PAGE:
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The US Supreme Court’s pronouncements on class arbitration have little to do with reinsurance arbitrations.  But, when the Supreme Court speaks on arbitrations and construes the Federal Arbitration Act (“FAA”), there may be statements or even holdings by the court that could affect aspects of reinsurance arbitrations, so we pay attention.  In the most recent class arbitration decision, the Supreme Court provided some useful tidbits.

In Lamps Plus, Inc. v. Varela, No. 17-988 (U.S. Sup. Ct. Apr. 24, 2019), the Court, in a 5-4 decision, held that under the FAA, an ambiguity in an arbitration provision does not provide the necessary contractual basis for a court to order class arbitration.  The majority held that for class arbitration to be ordered, the arbitration provision must provide an affirmative contractual basis for concluding that that parties agreed to class arbitration.  In reaching its conclusion, the majority provides guidance that affects all arbitrations, including reinsurance arbitrations.

The principle that underlies the Court’s holding is that arbitration agreements are enforced according to their terms.  The Court also emphasized that “ambiguities about the scope of an arbitration agreement must be resolved in favor of arbitration.”  The Court noted that while state contract principles may be relied upon to interpret the contract, those principles are preempted where they obstruct the purposes and objectives of the FAA.  In this case, state law’s construction of an ambiguity against the drafter ( contra proferentem) was seen by the majority as interfering with the FAA objective of promoting individual arbitration unless there is mutual consent for class arbitration.  The dissents were vigorous in opposition to this position.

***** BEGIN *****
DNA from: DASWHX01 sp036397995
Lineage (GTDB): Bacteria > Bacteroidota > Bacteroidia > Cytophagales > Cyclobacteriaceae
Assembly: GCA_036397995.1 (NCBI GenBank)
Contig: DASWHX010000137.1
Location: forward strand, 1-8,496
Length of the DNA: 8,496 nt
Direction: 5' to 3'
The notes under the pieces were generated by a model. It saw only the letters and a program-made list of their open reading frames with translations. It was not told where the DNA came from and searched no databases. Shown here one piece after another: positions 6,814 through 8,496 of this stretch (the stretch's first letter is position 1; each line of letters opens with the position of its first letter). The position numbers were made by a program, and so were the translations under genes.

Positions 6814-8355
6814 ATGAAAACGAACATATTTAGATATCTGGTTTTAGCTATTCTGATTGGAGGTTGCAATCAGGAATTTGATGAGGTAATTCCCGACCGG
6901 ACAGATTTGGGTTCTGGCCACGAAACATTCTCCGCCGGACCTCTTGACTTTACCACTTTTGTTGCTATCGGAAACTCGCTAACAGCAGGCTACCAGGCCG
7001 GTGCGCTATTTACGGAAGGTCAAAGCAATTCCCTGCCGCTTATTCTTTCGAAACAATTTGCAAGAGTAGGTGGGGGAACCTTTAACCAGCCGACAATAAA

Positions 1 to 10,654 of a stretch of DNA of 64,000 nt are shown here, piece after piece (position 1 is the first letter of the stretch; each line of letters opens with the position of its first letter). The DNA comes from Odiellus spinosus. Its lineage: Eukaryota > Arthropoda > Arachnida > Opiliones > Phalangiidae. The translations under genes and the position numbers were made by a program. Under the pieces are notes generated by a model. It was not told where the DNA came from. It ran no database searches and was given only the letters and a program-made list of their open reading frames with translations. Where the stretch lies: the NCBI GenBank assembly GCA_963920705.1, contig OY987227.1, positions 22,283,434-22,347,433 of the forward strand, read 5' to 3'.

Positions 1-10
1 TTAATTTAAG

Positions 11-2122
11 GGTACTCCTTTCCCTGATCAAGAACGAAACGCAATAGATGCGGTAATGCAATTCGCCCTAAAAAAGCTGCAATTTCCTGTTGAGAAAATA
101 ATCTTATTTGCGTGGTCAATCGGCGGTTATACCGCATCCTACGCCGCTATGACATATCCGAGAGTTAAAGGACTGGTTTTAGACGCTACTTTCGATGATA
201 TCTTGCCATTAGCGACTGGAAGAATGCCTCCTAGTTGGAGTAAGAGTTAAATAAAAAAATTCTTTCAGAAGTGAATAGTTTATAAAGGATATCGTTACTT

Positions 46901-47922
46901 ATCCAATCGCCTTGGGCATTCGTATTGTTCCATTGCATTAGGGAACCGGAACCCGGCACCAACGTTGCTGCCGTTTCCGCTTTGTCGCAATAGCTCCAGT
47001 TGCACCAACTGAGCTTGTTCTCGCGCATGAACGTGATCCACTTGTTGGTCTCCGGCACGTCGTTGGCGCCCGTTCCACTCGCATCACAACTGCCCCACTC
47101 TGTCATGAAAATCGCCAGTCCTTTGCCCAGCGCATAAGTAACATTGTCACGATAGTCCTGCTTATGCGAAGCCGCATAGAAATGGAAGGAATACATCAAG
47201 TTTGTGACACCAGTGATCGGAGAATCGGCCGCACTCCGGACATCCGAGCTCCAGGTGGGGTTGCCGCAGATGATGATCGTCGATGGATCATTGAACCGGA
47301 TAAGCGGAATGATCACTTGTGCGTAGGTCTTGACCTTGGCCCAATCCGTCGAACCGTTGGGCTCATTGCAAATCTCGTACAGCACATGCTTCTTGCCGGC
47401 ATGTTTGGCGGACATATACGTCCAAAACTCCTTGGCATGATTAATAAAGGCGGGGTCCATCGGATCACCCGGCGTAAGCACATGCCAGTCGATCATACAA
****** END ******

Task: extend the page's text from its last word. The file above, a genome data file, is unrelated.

In so holding, the Court stated that its “conclusion aligns with our refusal to infer consent when it comes to other fundamental arbitration questions.”  “For example, we presume that parties have not authorized arbitrators to resolve certain “gateway” questions, such as ‘whether the parties have a valid arbitration agreement at all or whether a concededly binding arbitration clause
applies to a certain type of controversy.'” Green Tree Financial Corp. v. Bazzle, 539 U. S. 444, 452 (2003) (plurality opinion). “Although parties are free to authorize arbitrators to resolve such questions, we will not conclude that they have done so based on “silence or ambiguity” in their agreement, because ‘doing so might too often force unwilling parties to arbitrate a matter they reasonably would have thought a judge, not an arbitrator, would decide.’” (citations omitted).

This holding is important, because if there is a dispute about whether the panel or the court is to decide a gateway question, the majority has made it clear that “[n]either silence nor ambiguity provides a sufficient basis for concluding that parties to an arbitration agreement agreed to undermine the central benefits of arbitration itself.”  Fundamentally, the majority of this Supreme Court will not presume any rights under an agreement to arbitrate unless the contract clearly demonstrates that the parties mutually consented to those rights in arbitration.  This construction applies to all FAA arbitrations, including reinsurance arbitration.